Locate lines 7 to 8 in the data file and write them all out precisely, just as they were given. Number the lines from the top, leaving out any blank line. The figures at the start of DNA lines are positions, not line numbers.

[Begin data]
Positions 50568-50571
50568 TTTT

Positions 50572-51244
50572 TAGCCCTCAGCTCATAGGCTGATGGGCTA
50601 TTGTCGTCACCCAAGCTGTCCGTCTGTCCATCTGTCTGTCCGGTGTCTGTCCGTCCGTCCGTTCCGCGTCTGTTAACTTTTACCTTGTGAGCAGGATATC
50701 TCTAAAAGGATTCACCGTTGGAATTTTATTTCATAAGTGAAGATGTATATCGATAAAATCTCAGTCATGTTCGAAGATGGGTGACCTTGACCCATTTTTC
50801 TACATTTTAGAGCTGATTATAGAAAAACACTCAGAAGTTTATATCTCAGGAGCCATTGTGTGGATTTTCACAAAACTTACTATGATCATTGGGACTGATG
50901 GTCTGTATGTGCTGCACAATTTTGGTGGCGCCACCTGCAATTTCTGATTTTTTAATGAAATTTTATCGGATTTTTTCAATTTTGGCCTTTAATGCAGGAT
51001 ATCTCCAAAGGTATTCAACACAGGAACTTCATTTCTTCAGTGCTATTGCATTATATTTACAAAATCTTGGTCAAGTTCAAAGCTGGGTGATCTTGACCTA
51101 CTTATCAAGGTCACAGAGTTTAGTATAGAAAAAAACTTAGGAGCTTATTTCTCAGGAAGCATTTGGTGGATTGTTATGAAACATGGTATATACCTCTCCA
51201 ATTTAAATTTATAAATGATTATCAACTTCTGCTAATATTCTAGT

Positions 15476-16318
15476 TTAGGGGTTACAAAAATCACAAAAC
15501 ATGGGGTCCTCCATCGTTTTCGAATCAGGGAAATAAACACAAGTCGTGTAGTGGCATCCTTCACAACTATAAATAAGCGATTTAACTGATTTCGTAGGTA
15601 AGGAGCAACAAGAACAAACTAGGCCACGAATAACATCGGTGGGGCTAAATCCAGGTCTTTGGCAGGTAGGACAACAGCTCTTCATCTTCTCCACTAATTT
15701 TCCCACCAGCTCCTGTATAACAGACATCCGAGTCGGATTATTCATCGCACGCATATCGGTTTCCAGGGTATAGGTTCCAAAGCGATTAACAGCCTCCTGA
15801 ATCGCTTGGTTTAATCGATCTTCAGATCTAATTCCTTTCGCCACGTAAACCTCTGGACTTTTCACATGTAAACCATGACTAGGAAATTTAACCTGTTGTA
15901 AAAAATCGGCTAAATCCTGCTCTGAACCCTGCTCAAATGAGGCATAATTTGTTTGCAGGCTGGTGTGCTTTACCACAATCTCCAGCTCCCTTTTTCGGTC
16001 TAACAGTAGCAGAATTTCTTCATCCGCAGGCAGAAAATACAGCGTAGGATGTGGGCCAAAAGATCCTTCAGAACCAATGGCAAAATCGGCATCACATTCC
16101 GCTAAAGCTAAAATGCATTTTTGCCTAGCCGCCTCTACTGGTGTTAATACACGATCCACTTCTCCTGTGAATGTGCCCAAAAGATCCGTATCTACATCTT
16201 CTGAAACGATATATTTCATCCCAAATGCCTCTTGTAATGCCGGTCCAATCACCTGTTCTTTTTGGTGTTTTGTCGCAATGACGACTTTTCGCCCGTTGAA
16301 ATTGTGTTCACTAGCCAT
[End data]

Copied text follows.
50801 TACATTTTAGAGCTGATTATAGAAAAACACTCAGAAGTTTATATCTCAGGAGCCATTGTGTGGATTTTCACAAAACTTACTATGATCATTGGGACTGATG
50901 GTCTGTATGTGCTGCACAATTTTGGTGGCGCCACCTGCAATTTCTGATTTTTTAATGAAATTTTATCGGATTTTTTCAATTTTGGCCTTTAATGCAGGAT